The Trouble with Tolerance – Part 2

When I wrote my rant called The Trouble with Tolerance, I thought I’d gotten it all out of my system.

I was wrong. Here’s the story:

A couple of weeks back, I went to get my hairs cut. Yes, hairs. I can count them now so I prefer to think of them as individuals.


I’m in the chair. The clippers are buzzing. So is everything else.

I’ve been here dozens of times in the past, same chair, same stylist, yet never noticed it before. But today, it’s all I can see. Chaos and distraction are everywhere.

The receptionist interrupts my stylist three times in less than two minutes to ask questions. A moment later, a client stops by and whispers something to my stylist and they laugh. Thankfully, the client soon leaves. But then she remembers something else and returns to interrupt once more.

The stylist next to me is combing some stinky stuff through a client’s hair while cradling his phone to his ear and chatting away. The client doesn’t seem to mind since she’s wrestling with her toddler who is squirming in her lap and trying to kick everything within reach.

Behind me a group of people explode in laughter and two stylists nearby leave their stations and their clients to find out what’s so funny.

In the midst of this chaos, I say to my stylist, “I can’t believe how many distractions are going on around here. Everyone is trying to do two things at once and are being interrupted every minute or two by something. This can’t be good for any of you or your customers.”

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“It’s just the way things are,” my stylist says while racing her clippers around my head. “Besides, I can handle it so it’s no problem.”

Then she stops, turns to the stylist on our left and reminds her of an upcoming appointment.

“Good thing you remembered,” the other stylist says.

My stylist laughs and then returns her attention to me.

“Anyway, I think distractions are just inevitable today. All we can do is learn to deal with them until they’re no longer a problem. It took me a while to do it, but now they hardly effect me.”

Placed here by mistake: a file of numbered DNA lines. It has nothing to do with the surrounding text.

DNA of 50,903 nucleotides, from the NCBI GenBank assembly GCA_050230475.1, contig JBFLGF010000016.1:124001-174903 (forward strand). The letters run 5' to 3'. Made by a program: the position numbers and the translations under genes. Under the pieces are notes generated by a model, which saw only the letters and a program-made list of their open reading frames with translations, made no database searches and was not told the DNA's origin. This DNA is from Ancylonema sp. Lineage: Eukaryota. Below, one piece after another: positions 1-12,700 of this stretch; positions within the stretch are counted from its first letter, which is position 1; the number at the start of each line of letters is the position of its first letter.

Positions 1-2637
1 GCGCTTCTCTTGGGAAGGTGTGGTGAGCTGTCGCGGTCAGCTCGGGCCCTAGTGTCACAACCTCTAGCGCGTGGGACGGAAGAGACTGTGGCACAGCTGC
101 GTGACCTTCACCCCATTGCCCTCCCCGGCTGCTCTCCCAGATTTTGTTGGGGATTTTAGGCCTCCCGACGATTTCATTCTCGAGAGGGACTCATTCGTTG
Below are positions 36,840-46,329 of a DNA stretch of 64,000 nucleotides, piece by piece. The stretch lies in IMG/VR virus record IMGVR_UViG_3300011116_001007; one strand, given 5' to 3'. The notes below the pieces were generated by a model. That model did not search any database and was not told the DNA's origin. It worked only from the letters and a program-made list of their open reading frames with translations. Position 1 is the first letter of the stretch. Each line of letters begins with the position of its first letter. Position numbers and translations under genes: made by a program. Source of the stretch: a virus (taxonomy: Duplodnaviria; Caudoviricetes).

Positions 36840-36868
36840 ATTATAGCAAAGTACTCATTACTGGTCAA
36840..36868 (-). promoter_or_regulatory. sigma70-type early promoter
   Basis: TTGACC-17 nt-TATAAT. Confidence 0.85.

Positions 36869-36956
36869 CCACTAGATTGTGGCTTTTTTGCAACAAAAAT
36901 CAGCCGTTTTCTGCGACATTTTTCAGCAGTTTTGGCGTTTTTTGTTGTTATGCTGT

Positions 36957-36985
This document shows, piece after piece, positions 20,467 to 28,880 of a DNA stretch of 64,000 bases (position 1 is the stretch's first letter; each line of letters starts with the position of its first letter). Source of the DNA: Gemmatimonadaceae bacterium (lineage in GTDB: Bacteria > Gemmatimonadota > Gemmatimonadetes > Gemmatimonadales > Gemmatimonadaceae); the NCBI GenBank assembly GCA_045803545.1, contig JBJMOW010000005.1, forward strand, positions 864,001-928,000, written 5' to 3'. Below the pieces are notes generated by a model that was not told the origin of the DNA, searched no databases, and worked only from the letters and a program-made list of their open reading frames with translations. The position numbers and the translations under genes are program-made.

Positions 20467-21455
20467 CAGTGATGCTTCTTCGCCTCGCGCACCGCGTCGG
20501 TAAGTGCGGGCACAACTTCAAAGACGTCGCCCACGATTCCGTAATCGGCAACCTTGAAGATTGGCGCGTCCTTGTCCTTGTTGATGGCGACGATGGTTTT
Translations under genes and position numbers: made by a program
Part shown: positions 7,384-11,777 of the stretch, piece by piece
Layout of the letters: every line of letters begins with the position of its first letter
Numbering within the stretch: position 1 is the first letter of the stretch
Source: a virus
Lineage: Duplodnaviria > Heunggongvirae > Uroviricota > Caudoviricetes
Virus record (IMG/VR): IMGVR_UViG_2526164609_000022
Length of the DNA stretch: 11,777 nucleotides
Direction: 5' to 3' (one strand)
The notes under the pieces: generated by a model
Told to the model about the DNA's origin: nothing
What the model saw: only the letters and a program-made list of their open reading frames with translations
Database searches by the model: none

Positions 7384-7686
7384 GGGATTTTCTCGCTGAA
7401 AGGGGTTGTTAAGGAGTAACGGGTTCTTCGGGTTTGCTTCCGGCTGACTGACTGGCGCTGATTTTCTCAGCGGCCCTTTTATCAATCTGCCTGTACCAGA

Less than 60 seconds later she accidentally turned the side of my head into a cue ball. I guess to match the top.

Even though she’s been cutting my hairs the exact same way for over a year, this day, the one day she taught me about the importance of dealing with distractions, they got the best of her. At my expense.

Though she apologized all over herself and tried to refuse payment, I assured her it was no big deal and paid and tipped her as usual.

But the amazing this is she never saw the irony in what happened until I pointed it out to her. She seemed to just chalk it up to “one of those things” and not a result of being distracted. Even when I pointed this out, she seemed to shrug it off as if to say, “What can I do?”

I’ll tell you want she can do. It’s the same thing we can all do.

We can stop “rolling over” and accepting distractions as an inevitable part of life.

Yes, I know some distractions are inevitable. But many of them, maybe even most of them, can be eliminated by raising our awareness of them, lowering our level of tolerance of them, and occasionally, snarling at them.

If we don’t recognize them for what they are, there is nothing we can do. If we don’t lower our tolerance of them, there is nothing to do. And if we don’t occasionally bare our fangs, they’ll know there’s nothing we actually will do.

As a result, they’ll just keep on coming. And worse, they’ll bring their friends.

That’s one party I don’t plan to attend.

Originally published Monday, April 10, 2006